Posts tagged ‘Adamsville Elementary’
We couldn’t be prouder of Miles and Adamsville elementary chorus teacher Letricia Henson and Douglass High choral director Ben Polite, who currently are performing in the chorus for the Atlanta Opera‘s sold-out run of “Porgy and Bess” this week at the Cobb Energy Performing Arts Center. It should be noted that the opera chorus already has received rave reviews, and we’d like to think Henson and Polite are two big-voice reasons why.
And this isn’t Henson’s first rodeo with George and Ira Gerswhin‘s iconic opera, which tells the story of African Americans in Depression Era Charleston, S.C. She sang in the opera chorus for the Atlanta Opera’s first mounting of “Porgy and Bess” back in 2005, and the following year performed the opera in Paris with the same group. (It marked the first time an American opera chorus of this kind was ever invited to perform in a European music hall, Henson notes.)
Students streaming into the media center at Adamsville Elementary were greeted by Atlanta children’s book author Evelyn Coleman — and a big screen. Instead of reading to the children from her various works, Coleman let noted actor James Earl Jones do the talking, through the Web site Storyline Online, as he read To Be a Drum. (A handful of students instantly recognized the story, illustrated by the great Aminah Brenda Lynn Robinson. Using the large video screen, Coleman noted, allowed children to appreciate Robinson’s drawings.
Afterwward, Coleman inspired the students with an overview of her career, which included stints as a psychotherapist and martial artist before she settled on writing. “My father taught me when I was young that you need to learn to read, and to speak correct English — otherwise, people won’t know what you want!” she told students. “Now, education doesn’t always mean school, but everyone should learn about the people around them, and the world around them. Coleman later discussed her recent historical work, Freedom Train, based on the journey of the famous train through the 1940s-era Deep South. She also recounted such historical African-American figures as the great singer Elizabeth Taylor Greenfield and Civil War spy Mary Elizabeth Browser.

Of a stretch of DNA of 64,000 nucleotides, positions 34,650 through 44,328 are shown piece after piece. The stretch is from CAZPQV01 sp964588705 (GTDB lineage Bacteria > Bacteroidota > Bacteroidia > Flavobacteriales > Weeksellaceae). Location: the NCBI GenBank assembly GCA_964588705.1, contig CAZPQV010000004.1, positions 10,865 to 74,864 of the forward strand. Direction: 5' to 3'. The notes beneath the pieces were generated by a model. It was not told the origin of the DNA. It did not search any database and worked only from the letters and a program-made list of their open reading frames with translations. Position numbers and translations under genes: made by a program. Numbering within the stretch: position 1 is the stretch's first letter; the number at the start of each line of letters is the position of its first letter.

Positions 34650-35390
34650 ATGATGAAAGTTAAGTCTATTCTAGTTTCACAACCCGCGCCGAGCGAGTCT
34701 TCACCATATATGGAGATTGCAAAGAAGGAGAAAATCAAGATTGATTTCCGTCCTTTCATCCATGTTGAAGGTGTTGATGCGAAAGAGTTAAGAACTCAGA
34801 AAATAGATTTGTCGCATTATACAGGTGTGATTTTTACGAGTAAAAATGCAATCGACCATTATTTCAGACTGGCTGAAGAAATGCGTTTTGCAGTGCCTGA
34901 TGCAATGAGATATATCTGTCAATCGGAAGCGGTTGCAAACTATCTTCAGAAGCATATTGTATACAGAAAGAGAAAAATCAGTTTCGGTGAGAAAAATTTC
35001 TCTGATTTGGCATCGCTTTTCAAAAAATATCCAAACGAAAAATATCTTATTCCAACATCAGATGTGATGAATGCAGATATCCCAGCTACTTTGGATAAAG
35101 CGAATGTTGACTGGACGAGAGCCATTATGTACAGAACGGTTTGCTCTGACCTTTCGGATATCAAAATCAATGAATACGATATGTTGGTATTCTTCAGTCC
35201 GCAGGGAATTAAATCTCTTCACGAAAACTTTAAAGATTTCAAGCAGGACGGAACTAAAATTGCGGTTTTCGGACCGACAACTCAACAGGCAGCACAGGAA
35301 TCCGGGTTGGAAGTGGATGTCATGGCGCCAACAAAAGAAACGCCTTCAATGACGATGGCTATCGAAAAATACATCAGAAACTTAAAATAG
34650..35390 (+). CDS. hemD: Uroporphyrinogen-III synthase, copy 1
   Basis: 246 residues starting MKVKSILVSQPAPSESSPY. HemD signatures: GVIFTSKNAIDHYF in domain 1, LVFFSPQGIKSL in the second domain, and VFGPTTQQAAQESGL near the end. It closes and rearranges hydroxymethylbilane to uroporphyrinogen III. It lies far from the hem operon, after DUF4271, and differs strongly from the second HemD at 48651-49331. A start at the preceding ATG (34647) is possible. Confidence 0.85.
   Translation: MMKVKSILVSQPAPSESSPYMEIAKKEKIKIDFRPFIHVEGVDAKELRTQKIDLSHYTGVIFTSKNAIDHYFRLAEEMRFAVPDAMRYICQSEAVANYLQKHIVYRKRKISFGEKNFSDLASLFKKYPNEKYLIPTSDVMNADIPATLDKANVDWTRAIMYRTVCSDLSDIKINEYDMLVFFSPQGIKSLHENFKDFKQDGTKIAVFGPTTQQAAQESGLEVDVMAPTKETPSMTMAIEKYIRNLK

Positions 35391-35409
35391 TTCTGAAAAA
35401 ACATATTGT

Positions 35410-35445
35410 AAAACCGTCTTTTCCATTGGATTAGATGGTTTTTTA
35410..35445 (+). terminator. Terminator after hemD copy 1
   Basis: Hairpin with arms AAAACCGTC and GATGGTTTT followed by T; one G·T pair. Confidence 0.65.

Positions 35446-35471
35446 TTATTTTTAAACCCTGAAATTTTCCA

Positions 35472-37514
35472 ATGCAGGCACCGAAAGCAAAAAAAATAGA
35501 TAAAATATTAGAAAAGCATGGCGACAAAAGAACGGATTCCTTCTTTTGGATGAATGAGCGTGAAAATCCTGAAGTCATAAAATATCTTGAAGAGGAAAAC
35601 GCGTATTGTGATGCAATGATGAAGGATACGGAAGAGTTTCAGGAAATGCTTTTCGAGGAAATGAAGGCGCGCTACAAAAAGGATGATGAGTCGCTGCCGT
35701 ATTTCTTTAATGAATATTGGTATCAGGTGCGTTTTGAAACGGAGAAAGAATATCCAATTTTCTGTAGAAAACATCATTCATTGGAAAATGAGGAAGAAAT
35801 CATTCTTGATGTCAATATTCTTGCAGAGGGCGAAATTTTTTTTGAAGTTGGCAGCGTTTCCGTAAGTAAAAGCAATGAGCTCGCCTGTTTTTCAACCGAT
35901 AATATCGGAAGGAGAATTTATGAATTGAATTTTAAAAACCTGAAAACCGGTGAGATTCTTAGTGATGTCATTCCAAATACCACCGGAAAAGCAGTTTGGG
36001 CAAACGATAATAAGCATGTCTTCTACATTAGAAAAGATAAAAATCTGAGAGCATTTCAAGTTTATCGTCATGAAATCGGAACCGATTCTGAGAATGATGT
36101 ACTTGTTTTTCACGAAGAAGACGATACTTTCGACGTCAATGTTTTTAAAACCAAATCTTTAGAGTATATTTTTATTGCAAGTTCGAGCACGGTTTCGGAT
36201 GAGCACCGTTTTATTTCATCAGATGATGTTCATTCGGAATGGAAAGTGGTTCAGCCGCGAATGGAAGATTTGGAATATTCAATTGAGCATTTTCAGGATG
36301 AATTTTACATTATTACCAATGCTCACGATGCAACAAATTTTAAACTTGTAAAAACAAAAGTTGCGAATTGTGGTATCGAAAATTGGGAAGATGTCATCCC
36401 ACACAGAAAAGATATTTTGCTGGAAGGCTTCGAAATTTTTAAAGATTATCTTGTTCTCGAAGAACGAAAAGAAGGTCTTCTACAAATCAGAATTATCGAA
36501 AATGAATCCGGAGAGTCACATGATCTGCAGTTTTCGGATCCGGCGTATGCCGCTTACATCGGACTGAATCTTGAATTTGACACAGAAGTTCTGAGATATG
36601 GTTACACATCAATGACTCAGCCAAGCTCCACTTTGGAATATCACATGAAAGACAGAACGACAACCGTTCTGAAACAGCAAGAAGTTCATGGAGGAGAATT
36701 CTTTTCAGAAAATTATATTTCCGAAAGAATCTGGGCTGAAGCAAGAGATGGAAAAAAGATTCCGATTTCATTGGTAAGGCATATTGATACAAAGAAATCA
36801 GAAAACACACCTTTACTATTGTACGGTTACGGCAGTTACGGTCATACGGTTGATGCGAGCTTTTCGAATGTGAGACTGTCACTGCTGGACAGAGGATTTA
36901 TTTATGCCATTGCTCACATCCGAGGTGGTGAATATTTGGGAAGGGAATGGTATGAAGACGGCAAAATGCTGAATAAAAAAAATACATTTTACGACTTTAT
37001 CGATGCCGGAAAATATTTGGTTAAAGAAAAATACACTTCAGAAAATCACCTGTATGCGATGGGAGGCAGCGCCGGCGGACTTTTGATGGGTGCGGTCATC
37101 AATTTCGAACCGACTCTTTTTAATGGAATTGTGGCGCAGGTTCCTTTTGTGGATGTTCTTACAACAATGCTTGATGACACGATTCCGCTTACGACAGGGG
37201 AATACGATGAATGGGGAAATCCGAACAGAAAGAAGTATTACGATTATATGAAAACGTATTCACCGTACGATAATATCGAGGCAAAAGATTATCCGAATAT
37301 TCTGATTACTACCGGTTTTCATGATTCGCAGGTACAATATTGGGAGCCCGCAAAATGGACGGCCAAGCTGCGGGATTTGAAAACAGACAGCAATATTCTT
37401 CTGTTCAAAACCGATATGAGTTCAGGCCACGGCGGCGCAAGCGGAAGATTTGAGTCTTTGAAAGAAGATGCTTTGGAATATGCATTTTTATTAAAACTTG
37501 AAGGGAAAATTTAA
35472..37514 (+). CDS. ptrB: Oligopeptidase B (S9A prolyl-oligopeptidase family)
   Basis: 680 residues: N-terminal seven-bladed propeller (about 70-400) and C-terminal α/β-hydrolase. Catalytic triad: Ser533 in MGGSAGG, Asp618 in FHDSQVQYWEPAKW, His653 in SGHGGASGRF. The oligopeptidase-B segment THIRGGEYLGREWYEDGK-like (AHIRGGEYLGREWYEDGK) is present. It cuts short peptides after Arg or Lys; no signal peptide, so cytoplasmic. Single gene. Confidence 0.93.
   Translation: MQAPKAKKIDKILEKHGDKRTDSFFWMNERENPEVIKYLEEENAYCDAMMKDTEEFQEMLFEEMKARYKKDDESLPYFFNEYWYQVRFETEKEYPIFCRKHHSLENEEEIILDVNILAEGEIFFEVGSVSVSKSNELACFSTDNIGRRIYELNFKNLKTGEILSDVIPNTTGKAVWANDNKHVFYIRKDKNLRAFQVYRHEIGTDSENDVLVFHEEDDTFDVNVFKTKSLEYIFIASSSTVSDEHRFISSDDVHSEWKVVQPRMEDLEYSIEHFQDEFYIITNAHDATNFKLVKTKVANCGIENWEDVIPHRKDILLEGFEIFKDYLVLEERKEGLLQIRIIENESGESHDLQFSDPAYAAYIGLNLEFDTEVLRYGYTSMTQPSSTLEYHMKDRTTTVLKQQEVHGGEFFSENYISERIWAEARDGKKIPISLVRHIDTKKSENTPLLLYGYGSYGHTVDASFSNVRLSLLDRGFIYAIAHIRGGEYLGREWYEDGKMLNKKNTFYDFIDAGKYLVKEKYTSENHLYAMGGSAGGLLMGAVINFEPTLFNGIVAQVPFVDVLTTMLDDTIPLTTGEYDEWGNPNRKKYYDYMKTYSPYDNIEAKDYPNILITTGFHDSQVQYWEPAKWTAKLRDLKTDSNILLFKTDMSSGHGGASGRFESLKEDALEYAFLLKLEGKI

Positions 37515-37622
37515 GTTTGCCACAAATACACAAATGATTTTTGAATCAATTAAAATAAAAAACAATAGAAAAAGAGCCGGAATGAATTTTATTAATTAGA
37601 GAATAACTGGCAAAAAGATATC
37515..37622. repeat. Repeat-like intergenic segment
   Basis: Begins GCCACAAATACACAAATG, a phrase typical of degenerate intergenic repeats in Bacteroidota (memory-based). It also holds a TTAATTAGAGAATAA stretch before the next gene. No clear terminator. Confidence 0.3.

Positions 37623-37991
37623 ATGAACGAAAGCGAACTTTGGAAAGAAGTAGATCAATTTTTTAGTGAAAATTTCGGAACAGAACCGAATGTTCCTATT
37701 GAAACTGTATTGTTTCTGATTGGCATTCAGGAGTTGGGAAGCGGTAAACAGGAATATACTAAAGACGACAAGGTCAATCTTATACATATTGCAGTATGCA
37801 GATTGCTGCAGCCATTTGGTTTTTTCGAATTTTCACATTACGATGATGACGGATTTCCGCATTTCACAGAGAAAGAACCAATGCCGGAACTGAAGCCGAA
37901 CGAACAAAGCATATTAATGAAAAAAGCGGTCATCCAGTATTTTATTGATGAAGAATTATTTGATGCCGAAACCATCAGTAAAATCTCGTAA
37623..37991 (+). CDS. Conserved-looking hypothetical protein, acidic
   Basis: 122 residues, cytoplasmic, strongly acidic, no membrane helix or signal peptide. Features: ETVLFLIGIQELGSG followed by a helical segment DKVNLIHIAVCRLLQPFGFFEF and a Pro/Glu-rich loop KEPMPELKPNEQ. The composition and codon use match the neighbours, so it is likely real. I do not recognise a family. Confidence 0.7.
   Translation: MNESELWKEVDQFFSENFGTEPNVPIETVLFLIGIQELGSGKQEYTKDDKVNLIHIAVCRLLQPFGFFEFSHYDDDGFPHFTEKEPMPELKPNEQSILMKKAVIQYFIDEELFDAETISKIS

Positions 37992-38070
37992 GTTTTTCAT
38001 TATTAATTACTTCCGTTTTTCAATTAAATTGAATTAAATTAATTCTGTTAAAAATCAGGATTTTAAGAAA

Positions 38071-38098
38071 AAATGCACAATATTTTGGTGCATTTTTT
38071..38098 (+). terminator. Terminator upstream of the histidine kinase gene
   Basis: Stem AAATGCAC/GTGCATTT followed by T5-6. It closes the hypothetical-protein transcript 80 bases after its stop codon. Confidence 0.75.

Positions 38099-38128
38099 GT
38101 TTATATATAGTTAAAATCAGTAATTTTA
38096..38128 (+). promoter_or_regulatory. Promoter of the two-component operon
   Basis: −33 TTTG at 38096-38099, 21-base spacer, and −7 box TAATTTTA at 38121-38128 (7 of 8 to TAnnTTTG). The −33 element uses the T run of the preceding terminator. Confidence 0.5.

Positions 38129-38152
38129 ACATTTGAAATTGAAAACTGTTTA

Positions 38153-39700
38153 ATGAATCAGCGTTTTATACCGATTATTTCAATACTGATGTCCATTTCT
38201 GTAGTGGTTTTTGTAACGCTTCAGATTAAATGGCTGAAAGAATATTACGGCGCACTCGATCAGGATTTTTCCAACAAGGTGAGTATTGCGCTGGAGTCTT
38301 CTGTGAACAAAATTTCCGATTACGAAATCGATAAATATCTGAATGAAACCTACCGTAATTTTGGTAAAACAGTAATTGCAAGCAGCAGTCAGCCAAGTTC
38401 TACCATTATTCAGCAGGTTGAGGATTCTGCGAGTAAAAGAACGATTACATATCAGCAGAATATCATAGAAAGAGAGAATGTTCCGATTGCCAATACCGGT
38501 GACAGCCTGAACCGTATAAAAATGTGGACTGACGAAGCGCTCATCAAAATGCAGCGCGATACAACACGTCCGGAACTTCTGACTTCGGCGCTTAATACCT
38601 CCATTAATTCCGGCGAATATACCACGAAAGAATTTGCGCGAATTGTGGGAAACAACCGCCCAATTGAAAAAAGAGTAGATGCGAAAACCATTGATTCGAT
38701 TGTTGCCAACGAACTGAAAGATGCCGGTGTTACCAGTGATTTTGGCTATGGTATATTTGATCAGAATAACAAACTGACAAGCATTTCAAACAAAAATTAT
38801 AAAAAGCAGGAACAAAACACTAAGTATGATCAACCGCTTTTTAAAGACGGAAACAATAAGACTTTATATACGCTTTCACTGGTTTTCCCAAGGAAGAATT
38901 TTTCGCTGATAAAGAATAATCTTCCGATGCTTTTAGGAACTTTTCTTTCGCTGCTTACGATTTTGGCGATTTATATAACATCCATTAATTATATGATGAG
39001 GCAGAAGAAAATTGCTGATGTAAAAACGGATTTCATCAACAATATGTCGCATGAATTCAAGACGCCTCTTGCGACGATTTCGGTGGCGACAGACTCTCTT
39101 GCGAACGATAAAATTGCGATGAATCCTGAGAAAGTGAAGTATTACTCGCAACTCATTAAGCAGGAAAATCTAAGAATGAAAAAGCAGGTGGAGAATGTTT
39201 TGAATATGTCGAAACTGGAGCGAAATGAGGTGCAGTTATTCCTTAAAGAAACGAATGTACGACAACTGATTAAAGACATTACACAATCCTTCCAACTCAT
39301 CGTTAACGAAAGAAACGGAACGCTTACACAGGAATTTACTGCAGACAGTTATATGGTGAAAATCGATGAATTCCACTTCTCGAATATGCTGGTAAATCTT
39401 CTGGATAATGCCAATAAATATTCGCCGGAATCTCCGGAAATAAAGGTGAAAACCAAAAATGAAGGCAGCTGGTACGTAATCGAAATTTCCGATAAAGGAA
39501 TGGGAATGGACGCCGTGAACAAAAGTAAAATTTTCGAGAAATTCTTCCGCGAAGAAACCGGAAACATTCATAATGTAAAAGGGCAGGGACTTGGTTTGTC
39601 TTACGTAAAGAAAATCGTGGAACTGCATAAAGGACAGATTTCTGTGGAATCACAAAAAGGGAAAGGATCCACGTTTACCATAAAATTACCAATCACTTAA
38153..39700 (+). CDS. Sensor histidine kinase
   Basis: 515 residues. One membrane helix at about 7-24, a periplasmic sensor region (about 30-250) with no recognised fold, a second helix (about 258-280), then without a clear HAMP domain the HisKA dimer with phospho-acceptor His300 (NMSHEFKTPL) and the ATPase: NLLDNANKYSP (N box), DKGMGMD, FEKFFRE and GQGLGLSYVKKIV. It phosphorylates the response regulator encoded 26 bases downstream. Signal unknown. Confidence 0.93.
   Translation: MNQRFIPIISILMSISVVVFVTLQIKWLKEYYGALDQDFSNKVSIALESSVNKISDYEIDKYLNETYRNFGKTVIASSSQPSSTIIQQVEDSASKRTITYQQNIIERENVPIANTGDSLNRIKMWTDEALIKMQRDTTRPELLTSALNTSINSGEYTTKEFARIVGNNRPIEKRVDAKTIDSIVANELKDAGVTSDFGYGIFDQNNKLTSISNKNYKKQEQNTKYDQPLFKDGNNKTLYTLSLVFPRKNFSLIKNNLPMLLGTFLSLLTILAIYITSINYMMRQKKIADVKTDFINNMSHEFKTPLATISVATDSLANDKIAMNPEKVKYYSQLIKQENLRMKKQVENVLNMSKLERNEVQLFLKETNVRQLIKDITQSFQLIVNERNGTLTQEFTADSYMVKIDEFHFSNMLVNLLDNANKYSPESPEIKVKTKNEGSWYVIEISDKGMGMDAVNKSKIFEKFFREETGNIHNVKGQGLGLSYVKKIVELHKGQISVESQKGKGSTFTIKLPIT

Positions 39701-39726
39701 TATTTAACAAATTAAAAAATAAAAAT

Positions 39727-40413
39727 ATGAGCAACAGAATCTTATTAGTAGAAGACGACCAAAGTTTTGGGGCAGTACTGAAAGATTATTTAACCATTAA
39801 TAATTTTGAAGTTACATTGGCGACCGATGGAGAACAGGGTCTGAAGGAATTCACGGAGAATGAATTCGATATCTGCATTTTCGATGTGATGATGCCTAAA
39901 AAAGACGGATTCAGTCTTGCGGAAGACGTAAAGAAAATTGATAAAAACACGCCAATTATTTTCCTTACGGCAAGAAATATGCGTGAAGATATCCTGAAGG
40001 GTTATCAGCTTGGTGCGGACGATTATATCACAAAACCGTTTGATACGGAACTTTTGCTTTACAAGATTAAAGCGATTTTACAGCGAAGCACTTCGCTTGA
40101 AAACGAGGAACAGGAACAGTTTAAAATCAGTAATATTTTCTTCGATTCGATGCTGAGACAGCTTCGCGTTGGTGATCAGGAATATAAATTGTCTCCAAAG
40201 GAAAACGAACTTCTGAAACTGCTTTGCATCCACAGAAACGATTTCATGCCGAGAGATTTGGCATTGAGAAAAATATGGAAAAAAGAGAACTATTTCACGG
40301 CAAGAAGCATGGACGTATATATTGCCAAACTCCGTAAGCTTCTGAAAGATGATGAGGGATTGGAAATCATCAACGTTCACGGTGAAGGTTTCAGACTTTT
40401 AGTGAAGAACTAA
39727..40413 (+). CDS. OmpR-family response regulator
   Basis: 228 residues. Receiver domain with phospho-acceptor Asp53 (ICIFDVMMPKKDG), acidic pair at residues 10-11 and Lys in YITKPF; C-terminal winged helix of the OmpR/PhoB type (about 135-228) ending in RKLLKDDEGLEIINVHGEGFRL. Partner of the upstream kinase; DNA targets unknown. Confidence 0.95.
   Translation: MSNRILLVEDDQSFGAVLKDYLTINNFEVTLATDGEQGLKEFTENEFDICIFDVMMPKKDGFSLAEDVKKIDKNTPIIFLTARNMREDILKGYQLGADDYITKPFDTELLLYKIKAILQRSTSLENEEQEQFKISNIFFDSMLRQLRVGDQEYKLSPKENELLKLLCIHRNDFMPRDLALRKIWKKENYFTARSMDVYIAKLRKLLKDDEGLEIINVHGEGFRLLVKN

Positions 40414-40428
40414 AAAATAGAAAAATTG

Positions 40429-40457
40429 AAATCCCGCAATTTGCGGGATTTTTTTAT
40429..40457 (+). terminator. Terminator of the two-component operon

Thanks to a dedicated media specialist and a great partnership, Adamsville Elementary enjoyed a return engagement with noted children’s book author Ashley Bryan in an appearance this week at the school. Bryan is author and illustrator of such respected works as Beautiful Blackbird, which earned the Coretta Scott King Illustrator Award. He read to a group of children from the third through fifth grades early in the morning and followed up with a session for students in kindergarten through second grade. Bryan also read poems by Nikki Giovanni and Langston Hughes.
“He interacts with the children in a very fun way,” said Megann Williams, who in her second year as Adamsville’s media specialist has helped coordinate the partnership with the group Children’s Literature for Children. The group was founded by Kemie Nix and also works with Westminster Schools.